Sure enough, when the replay came back on with the familiar voice of Niall Myant-Best, it showed a devastating collision of high impact between the two boats.
“NOOOOOOOOOOOOOOOOO,” screamed various voices in the room, perhaps GUYOT’s shore team the loudest of all.
“No, no no no no no no! F**k!” Irish jumps out of his chair in disbelief.
“Team. It’s beers down.” The calm, unflappable voice comes from Mark. “Back to base everyone.”
There’s a sense of incredulity in the room. How, in daylight, easy conditions, and an uncrowded race course could something like this happen? 35,000 nautical miles around the world, through some of the harshest and perilous conditions on earth and it comes down to THIS?
This video from on the water shows the collision from various angles as it happened to the team onboard Mālama.
“Is everyone okay?”
As 11th Hour Racing Team and GUYOT limp back to shore, the impact, both physically to the boats and emotionally to the people involved, is evident. The live broadcast continues rolling and it shows the bowsprit of GUYOT firmly broken off after having smashed through the side of Mālama, and then the clearly visible huge hole in the side of Mālama. At a glimpse, it’s clear neither boat is racing to Genoa in a hurry.
The TV feed switches cameras and shows a crew member on the bow of GUYOT hunched up, clearly distraught holding the broken bowsprit, then it switches to the live onboard camera with Amory Ross, and shows Jack Bouttell in the cockpit of Mālama in floods of tears and Charlie asking on repeat “Is everyone okay? Are we okay?”
“Yep!” shouts Jack Bouttell from the cockpit, recovering rapidly from the initial shock of the collision and bouncing back to assess the situation facing the team on the water on a race track full of boats.
“How did they not see us?” asks Media Crew Member Amory Ross. “Are they okay? Do we know?”
“Is everyone okay?” asks Charlie again. “Is everyone okay?”
No one on either team was hurt. Physically at least.
Heartbreak is a two-sided coin
Shore crews for both teams run back to the team bases to grab the fenders and head to the dock as race organizers turn the music in the race village off. Somehow no one felt it appropriate to have Katy Perry blaring in the background of such a bleak situation.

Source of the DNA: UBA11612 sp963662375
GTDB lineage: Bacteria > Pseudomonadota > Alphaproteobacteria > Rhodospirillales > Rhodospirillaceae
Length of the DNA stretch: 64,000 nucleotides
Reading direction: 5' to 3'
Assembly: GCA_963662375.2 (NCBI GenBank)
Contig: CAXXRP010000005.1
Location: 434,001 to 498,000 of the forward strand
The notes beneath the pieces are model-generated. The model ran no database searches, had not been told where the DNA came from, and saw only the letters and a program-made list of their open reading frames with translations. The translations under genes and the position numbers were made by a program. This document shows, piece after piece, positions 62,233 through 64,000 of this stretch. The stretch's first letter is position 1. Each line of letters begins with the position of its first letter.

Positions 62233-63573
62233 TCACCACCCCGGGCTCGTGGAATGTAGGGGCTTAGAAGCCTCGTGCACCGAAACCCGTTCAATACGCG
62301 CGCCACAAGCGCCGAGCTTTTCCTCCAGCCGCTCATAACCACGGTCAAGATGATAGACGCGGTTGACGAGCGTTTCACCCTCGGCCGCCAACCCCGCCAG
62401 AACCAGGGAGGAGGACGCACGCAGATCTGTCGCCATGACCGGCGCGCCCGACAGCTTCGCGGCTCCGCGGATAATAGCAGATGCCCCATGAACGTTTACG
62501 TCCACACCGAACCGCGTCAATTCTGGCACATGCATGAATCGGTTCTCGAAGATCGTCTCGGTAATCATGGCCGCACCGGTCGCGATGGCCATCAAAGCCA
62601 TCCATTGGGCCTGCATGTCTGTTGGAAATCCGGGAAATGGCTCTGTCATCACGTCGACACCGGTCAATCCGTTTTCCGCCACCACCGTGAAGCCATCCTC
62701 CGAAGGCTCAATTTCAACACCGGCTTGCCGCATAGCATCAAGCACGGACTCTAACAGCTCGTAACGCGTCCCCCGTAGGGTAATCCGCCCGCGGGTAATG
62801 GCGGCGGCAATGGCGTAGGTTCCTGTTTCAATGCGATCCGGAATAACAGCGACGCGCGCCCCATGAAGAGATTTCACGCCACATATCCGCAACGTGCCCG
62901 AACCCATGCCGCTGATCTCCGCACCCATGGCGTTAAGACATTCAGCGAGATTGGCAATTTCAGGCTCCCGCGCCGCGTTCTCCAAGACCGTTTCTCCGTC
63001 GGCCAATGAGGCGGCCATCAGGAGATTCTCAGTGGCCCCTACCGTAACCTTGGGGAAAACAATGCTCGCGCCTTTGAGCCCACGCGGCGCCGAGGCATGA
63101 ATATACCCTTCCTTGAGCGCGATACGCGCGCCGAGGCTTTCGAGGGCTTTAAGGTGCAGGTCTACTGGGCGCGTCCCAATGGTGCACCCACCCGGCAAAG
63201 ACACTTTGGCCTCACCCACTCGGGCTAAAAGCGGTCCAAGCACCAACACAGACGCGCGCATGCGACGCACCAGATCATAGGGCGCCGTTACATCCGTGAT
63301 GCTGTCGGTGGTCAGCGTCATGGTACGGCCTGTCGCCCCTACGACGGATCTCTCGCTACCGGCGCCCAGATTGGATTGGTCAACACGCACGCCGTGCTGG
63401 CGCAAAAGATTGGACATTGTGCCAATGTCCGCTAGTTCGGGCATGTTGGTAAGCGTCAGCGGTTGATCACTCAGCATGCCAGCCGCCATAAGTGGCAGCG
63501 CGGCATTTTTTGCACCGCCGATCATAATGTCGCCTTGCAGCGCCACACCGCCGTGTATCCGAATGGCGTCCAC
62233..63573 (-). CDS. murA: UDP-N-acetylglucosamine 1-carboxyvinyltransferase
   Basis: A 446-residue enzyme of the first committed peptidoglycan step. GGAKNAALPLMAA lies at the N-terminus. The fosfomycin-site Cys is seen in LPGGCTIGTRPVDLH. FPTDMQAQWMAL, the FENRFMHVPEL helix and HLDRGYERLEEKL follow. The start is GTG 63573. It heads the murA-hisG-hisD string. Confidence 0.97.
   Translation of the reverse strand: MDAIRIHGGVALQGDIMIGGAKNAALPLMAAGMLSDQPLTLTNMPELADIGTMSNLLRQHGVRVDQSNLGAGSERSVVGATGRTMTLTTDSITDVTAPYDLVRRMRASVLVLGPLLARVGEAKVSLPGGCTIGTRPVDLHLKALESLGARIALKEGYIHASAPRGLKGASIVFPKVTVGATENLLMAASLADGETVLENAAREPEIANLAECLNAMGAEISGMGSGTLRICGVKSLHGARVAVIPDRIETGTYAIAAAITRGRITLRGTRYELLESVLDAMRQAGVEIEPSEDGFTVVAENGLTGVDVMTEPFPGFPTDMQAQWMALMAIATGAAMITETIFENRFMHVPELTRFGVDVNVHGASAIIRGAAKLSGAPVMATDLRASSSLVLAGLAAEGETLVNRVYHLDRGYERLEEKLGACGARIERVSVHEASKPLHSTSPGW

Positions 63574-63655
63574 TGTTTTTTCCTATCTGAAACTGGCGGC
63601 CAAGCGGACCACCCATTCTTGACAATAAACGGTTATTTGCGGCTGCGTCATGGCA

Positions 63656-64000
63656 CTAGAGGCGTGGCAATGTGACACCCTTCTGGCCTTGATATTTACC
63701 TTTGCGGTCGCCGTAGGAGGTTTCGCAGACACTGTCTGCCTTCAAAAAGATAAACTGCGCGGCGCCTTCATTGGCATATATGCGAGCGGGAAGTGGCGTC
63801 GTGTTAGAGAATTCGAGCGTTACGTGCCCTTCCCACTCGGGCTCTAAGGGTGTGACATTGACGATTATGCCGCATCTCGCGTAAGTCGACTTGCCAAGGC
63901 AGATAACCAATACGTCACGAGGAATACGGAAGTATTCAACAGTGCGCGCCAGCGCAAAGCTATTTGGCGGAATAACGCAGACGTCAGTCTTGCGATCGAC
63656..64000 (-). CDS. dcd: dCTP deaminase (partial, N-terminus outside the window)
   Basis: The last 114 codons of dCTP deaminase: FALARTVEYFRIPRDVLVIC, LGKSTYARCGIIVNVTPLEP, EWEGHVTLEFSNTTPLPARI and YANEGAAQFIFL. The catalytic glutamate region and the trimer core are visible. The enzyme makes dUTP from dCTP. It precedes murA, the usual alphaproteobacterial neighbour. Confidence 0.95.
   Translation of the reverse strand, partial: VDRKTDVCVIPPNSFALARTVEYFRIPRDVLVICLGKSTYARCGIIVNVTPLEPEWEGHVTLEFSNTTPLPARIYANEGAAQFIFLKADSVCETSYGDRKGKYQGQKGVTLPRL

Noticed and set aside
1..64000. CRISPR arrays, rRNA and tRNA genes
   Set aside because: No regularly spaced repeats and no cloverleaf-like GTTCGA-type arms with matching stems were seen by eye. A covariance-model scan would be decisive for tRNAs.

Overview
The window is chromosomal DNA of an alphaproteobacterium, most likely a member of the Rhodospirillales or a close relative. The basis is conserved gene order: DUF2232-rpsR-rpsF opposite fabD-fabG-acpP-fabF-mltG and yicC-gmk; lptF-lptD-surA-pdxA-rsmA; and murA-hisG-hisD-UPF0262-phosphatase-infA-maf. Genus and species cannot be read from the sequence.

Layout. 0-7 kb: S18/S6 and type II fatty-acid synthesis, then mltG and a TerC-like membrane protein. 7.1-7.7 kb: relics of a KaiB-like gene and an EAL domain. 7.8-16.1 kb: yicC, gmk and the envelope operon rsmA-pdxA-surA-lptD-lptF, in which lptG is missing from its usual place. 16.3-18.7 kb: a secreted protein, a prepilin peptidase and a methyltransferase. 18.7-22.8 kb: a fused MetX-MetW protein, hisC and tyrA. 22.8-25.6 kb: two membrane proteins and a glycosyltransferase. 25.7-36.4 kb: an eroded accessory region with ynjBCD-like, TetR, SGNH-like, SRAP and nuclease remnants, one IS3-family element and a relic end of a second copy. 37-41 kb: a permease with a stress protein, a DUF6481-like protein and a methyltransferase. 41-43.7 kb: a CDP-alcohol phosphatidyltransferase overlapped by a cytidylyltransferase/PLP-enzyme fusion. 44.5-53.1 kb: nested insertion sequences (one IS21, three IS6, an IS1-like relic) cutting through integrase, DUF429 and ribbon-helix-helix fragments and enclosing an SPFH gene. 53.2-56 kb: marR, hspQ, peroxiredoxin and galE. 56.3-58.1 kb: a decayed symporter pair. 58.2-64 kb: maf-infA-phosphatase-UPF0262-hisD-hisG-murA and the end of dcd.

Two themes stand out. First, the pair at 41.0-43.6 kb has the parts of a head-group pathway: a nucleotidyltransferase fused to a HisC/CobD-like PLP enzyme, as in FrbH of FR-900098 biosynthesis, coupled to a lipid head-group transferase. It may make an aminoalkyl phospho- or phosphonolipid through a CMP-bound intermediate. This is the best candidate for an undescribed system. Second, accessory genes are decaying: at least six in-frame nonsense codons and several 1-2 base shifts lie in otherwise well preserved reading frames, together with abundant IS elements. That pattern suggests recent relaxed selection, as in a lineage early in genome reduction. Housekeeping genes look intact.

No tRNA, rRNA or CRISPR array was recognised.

“Seems surreal to be standing here again. I just… I mean… we weren’t supposed to be back here,” says a member of GUYOT’s shore team, who have had their fair share of struggles during the race. When the two teams intertwined on the dock, there weren’t many words exchanged, just looks of regret and a few back pats.
As the broadcast continues to show the flow of events, tears roll down Francesca’s face as her earlier (and lifelong) hopes of crossing the finish line in Italy are dashed.
Both shore crews are also red-faced and bleary-eyed. GUYOT themselves had only just rejoined the race after dismasting 600 miles off the coast of Rhode Island during Leg 4. Although no longer able to win the race they had come back onto the circuit with a bang, winning the In-Port Race here in The Hague. The hours their crew has put into having a race ready boat for Leg 7 has been off the chart.
The boats dock within seconds of each other to a muted audience. Benjamin Duttreux, Skipper of GUYOT environemment – Team Europe and an experienced IMOCA skipper immediately jumps off his boat and rapidly makes his way to 11th Hour Racing Team, wading through the frenzy of cameras and media.
“I am so sorry. I am so f*****g sorry,” he blurts out.
“Ben… did you not see them?” asks Mark.
“No. I didn’t, it was too late. I am… guys I am so sorry,” he says with tears in his eyes and his head in his hands. “I never… you have helped us so much. I am so sorry.”
“Ben,” says Charlie, taking the French Skipper’s shoulders in his hands. “There is not a universe in this world where you or anyone on your team would have wanted this to happen. We know that. It makes no sense, ok? We’ve got you.”
“If we can do something, anything. I hope you will win this race,” replies Ben as the two skipper embrace.
When the going gets tough…